“One night on a mission trip to North Carolina our junior and senior high youth group had a fun evening out on a river walk in the town where we stayed. The kids shopped and the adults were waiting by a local ice cream store. Suddenly, one of the youth, Sophia, ran up to us very upset. She said a man was lying on the boardwalk who looked drunk and was bleeding. A lot of people were walking by, ignoring him. She knew she needed to do something but didn’t know what to do. One of our adult leaders is a social worker and works with homeless populations, so she sprang into action, knowing exactly what to do. She found a hotline and talked to the appropriate people who would come to get him assistance. While waiting for help, the group needed to return to the church for the night, but her middle-school-aged son wanted to remain with her. Her son, Micah, is a profoundly compassionate young African-American man (who is very protective of his mom).
While the two were waiting for help to come, Micah realized that the man, who was white, was wearing a t-shirt with a confederate flag on it. Micah was suddenly fearful and angry. He pulled his mom aside.
“Mom!” he said, “he is wearing a confederate flag. He is racist. We aren’t really going to help someone like that, are we?”
His mom replied, “Yes, we are. Because he is hurting, and we are Christian, and that is just who we are.”
This was a moment when Micah had to synthesize who he thought he was (a strong black person who stands up to racism) with the call to be Christ’s hands in the world by reaching out in kindness to someone who may or may not have hated him. For Erik Erikson, this is a moment of identity crisis. James Fowler talks about this part of development in terms of developing the story of our own stories and the stress of creating the myth of our future self. Micah had to figure out what it means to both fight racism and have compassion for the racist.
The previously mentioned Sophia had been taught for several years in our program about the “bystander effect.” Many studies have shown that the more people are present, the less likely someone is to help a person in need. Sophia was in middle school at the time and firmly in what Fowler calls the Synthetic-Conventional stage. In this phase, the spiritual authority still resides outside the self but strongly relies on the community outside the family. How they perceive others perceive them influences heavily how they perceive themselves.
The power of the bystander effect is that two social contracts conflict; the understanding that we should help vs. the idea that we should do what everyone else is doing. For a young person in the identity-building stage of life, conforming to what everyone else is doing is not only normative, it is so powerful that the need to fit in can be a fear-driven obsession. So, for Sophia to overcome those societal forces (no one else is helping, I should fit in and walk on), she had to tap into previous learnings that had become part of her identity. The man’s need for help outweighed her discomfort, breaking the social norm she saw happening around her. As Fowler says when talking about the influences on a young person’s life, “When God is a significant other in this mix…the commitment to God and the correlated self-image can exert a powerful ordering on a youth’s identity and values outlook.”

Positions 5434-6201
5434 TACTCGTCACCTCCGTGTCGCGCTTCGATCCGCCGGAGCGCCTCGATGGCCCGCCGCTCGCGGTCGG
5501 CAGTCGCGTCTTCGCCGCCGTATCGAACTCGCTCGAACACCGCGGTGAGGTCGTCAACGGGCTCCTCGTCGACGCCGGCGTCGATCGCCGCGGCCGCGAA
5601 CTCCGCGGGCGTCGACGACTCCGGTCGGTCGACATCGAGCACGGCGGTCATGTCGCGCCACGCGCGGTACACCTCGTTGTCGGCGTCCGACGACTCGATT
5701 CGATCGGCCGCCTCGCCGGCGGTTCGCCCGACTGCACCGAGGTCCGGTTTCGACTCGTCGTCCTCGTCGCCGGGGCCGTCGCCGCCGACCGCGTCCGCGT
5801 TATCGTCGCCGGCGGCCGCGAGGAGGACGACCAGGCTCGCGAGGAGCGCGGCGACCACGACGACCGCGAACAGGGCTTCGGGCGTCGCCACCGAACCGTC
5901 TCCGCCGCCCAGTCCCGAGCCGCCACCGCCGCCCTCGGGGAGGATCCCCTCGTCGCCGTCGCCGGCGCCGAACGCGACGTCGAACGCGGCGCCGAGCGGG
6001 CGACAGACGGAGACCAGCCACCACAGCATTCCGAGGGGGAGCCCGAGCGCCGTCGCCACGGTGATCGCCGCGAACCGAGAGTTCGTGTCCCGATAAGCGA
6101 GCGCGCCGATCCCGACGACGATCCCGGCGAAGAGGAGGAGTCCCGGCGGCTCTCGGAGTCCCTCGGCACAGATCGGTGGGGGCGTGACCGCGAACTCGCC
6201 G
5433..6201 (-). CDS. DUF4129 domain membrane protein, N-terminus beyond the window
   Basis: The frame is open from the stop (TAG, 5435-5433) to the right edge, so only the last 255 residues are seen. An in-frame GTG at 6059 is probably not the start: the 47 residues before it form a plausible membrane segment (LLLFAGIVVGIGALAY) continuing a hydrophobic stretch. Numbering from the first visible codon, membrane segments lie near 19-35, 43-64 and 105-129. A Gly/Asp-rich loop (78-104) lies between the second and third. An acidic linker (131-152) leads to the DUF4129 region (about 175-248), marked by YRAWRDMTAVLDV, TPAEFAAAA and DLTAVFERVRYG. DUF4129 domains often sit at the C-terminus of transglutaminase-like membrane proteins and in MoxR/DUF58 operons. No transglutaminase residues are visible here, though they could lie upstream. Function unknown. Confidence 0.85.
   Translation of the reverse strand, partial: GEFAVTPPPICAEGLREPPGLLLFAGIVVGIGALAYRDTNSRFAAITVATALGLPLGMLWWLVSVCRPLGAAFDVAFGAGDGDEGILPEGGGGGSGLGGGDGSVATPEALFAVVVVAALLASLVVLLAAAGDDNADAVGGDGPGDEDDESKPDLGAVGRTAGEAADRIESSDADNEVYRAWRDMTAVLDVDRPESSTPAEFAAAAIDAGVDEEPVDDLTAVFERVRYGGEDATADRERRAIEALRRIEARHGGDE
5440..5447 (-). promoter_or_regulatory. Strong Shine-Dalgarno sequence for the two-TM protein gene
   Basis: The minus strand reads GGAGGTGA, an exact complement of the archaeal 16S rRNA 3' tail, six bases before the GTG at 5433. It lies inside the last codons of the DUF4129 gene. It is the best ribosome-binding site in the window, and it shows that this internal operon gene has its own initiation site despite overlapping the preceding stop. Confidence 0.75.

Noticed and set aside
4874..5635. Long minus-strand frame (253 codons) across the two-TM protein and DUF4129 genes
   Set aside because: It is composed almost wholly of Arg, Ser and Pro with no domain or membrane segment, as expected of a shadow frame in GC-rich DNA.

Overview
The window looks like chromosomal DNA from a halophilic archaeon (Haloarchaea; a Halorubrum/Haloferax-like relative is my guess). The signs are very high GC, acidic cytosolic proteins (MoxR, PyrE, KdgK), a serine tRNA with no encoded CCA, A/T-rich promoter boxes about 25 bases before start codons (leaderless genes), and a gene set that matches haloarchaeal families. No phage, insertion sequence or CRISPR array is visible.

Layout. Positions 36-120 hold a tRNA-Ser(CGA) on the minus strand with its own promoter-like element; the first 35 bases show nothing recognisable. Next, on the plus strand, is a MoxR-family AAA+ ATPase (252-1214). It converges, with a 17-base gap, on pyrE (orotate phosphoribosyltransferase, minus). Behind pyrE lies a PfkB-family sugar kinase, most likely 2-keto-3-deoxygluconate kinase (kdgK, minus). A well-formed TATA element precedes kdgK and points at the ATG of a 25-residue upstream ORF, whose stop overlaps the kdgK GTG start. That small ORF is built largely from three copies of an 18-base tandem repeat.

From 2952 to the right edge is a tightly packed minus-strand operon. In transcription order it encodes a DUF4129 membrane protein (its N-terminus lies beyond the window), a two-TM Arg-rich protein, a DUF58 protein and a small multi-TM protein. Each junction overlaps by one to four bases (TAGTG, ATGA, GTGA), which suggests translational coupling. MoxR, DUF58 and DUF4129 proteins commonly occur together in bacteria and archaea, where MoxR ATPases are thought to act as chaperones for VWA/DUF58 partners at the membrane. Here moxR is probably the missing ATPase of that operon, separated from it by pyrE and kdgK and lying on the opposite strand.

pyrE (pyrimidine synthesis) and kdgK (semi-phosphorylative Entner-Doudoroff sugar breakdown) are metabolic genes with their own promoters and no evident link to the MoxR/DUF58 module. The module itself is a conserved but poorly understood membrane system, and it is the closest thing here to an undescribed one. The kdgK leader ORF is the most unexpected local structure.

This is an excerpt from our book called, “The Micah Paradigm: Building a Culture of Justice and Mercy in Your Church’s Children and Youth Programs” Although the Micah in this story above loves to take credit for the title of our book, it is actually drawn from the biblical imperative in Micah 6:8; Do justice, love mercy, walk humbly with God.
Our book uses the three child developmental models of Jean Piaget, Erik Erikson, and James Fowler to develop learning goals for each age around issues of mercy, justice and solidarity and is meant to empower youth ministers and Christian educators to help children grow into who God dreams they can be. Using stories from our experiences and plenty of mistakes we made, we share ways to meet a child at each developmental stage, what lessons they are able to understand, and what service and outreach work (mercy) is appropriate for each age level.
An important part of this idea is that it does not matter how many children or youth one has in a congregation. We devote an entire chapter to how this paradigm can work in the various church sizes including family and pastoral size churches. As The Rev. Mike Kinman, rector of All Saints, Pasadena says of the book, “It’s not a program to be implemented but a transformative lens for entire faith communities.”
I workshopped this material several years ago at my first Gathering and am so grateful for the support and feedback I received there. Currently, we are working with several parishes and dioceses around these ideas, so do please reach out if you have questions or want to know how to bring these ideas into your parish!
The Rev. Kelly Demo is the Associate Rector at St. Thomas the Apostle Episcopal Church in Overland Park, Kansas. During her 24 years of ordained ministry much of Kelly’s work has focused on both youth and their spiritual development, and matters of social justice and poverty. Outside the church Rev. Demo worked for ten years with international aid organizations. She created and published a Scripture based retreat for youth called Miqra which is used in many dioceses around the country. She is currently developing a curriculum that helps older teens discover their gifts and God-given passions so they might serve the Kingdom. Kelly is married to The Rev. Gar Demo. They have two children, a dog, and a cat she never knew she needed.